Senselessly denying someone the right to breathe—a basic, elemental right—must not be tolerated, justified, downplayed, or, God forbid, ignored. Breath is life.
“The breath of the Almighty gives me life.” Job 33:4
The tragic deaths of George Floyd, Breonna Taylor, and Ahmaud Arbery have changed the way I teach and practice yoga. Now, when I invite my students to “take a deep breath,” “inhale through their nose and exhale through their mouth,” or simply “notice their breath,” I offer these cues while recognizing that for many people of color, breath is a luxury—something that can be snatched away based on color alone. I no longer take breath for granted.
BY: Who inspires you inside and outside of the yoga community?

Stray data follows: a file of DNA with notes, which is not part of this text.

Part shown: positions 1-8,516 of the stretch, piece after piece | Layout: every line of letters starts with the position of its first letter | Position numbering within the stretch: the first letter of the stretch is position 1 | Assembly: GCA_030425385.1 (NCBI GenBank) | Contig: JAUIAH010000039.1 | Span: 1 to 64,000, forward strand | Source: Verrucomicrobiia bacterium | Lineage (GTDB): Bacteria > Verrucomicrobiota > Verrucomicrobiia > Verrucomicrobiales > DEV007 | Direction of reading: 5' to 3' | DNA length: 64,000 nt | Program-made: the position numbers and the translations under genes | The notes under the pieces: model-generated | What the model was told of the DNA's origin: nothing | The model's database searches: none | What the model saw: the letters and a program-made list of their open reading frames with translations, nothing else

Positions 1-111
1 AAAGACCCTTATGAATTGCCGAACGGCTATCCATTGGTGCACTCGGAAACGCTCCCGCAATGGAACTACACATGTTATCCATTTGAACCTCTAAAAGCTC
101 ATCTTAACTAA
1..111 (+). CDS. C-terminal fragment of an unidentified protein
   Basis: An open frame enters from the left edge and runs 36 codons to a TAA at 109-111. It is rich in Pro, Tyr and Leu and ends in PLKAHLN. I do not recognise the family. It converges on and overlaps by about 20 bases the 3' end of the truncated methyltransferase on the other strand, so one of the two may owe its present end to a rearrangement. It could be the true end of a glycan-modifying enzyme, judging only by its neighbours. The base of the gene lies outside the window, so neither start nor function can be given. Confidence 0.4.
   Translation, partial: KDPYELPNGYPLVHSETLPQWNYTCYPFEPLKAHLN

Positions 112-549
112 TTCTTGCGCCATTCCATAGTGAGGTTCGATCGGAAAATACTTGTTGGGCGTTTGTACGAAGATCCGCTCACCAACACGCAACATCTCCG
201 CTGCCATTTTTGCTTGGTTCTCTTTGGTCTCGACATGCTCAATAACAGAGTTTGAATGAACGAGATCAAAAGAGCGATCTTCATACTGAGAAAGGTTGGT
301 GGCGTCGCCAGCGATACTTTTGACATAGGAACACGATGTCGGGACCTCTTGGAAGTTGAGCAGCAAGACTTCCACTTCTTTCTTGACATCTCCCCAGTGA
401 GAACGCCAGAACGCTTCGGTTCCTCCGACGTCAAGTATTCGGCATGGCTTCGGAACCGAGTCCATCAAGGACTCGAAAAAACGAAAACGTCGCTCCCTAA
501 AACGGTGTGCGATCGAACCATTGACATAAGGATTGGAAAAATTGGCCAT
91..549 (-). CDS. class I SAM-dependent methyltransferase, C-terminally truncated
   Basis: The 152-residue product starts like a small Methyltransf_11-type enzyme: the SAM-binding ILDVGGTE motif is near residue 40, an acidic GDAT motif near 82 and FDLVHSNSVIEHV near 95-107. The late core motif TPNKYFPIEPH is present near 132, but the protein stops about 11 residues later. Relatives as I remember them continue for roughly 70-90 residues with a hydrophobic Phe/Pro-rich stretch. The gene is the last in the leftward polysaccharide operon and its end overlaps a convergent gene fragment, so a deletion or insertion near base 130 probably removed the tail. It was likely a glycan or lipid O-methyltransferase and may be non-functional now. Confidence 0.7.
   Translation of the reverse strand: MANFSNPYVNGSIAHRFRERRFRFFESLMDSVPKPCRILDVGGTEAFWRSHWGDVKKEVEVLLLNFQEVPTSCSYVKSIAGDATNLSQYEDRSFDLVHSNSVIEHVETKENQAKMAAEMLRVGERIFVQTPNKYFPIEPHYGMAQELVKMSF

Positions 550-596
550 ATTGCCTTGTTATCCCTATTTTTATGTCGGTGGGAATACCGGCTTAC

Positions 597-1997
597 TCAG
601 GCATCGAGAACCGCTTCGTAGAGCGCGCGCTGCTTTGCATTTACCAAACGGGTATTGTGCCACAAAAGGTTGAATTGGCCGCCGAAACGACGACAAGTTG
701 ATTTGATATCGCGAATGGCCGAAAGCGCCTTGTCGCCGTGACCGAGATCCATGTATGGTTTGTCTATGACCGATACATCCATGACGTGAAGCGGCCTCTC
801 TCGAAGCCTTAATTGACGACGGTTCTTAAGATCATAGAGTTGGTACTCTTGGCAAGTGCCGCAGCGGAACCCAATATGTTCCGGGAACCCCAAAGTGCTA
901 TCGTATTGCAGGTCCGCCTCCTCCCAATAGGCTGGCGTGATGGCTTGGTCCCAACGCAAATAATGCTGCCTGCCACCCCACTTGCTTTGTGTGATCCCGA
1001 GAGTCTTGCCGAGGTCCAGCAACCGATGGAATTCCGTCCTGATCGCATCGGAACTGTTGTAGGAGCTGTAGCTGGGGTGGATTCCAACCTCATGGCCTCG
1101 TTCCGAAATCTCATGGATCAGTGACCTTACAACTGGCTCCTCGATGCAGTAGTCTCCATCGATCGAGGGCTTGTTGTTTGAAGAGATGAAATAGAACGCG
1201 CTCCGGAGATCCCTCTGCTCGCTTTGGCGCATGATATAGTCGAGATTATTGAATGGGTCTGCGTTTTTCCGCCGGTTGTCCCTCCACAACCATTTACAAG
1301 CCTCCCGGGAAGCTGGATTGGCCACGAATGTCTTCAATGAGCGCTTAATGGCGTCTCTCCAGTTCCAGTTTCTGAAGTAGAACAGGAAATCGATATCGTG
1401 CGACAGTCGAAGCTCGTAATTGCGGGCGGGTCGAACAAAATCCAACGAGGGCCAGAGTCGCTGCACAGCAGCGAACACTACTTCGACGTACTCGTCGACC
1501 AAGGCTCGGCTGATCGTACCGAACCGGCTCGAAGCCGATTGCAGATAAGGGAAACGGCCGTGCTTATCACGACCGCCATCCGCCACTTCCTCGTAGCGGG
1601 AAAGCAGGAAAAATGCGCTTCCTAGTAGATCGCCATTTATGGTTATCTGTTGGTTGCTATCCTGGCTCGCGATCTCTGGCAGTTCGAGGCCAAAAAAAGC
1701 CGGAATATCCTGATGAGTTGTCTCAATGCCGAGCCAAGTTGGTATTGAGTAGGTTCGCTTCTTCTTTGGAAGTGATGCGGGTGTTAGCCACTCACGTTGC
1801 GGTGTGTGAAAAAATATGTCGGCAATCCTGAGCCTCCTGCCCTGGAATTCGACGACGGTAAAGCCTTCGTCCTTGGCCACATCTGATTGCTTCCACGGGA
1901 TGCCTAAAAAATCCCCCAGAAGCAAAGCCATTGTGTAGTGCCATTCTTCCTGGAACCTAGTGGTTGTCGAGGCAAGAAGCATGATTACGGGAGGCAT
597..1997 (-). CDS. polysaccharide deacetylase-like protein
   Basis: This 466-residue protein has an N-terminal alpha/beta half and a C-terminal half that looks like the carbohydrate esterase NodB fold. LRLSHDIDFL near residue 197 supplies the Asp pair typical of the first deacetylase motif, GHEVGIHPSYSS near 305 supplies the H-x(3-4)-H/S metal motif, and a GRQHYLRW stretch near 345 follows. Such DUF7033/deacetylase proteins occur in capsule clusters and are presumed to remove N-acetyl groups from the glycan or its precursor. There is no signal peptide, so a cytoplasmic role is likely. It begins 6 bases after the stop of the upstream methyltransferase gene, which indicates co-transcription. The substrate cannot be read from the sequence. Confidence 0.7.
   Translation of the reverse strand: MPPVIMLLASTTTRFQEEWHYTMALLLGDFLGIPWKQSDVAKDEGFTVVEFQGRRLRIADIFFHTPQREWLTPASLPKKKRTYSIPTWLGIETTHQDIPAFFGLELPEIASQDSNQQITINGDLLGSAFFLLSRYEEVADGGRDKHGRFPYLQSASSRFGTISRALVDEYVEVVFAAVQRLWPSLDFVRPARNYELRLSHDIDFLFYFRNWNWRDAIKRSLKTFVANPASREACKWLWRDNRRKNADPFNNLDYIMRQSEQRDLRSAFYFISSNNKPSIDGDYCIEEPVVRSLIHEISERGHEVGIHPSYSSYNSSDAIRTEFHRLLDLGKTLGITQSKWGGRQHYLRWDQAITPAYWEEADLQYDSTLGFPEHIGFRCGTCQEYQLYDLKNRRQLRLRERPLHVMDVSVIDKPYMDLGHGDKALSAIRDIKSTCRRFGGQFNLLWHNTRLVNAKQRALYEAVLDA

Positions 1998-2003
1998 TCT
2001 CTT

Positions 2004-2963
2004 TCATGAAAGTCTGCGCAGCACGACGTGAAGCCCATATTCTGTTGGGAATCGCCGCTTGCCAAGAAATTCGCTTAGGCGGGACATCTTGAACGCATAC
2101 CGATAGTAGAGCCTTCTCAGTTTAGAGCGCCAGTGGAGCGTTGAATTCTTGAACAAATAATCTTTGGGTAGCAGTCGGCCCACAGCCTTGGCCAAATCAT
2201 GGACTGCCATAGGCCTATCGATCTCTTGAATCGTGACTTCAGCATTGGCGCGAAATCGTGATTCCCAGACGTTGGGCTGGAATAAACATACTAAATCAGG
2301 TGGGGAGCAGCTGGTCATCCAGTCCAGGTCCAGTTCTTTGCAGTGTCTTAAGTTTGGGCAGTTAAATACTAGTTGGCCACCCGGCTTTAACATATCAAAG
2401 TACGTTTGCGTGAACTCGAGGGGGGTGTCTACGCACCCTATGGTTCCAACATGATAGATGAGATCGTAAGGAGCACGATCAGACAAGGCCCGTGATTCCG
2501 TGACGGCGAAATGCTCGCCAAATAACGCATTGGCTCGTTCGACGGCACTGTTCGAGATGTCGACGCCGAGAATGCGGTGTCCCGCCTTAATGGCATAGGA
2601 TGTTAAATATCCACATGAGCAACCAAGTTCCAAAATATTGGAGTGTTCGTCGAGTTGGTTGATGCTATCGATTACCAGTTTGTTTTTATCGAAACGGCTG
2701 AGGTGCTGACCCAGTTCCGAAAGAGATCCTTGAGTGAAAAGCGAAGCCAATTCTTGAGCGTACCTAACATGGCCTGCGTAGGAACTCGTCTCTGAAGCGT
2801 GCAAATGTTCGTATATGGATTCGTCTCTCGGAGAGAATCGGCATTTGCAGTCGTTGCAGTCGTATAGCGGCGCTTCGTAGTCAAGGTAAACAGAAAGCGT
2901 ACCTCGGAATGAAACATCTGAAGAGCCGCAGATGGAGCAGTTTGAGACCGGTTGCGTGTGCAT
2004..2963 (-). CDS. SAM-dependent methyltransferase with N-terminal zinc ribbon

IG: I am inspired by people who take their ministry outside of the four walls of the church. The world needs more connection and more opportunities to see Christians in action, living out their call to serve.
The practice of yoga also has an invitation to serve. I am amazed by yoga practitioners who develop innovative ways to share yoga with demographics who would benefit the most from classes. What does this look like in the real world? It means making the practice welcoming for everybody—people of color, those with physical impairments, the elderly, those incarcerated or formerly incarcerated, veterans, domestic violence survivors, mothers, mothers to be, students, and employees in high-stress occupations. For me, yoga transcends what happens on the mat—it’s about service, activism, and disrupting the status quo. I admire those who accept the challenge to do courageous work and share this gift with others.
Peace and namaste,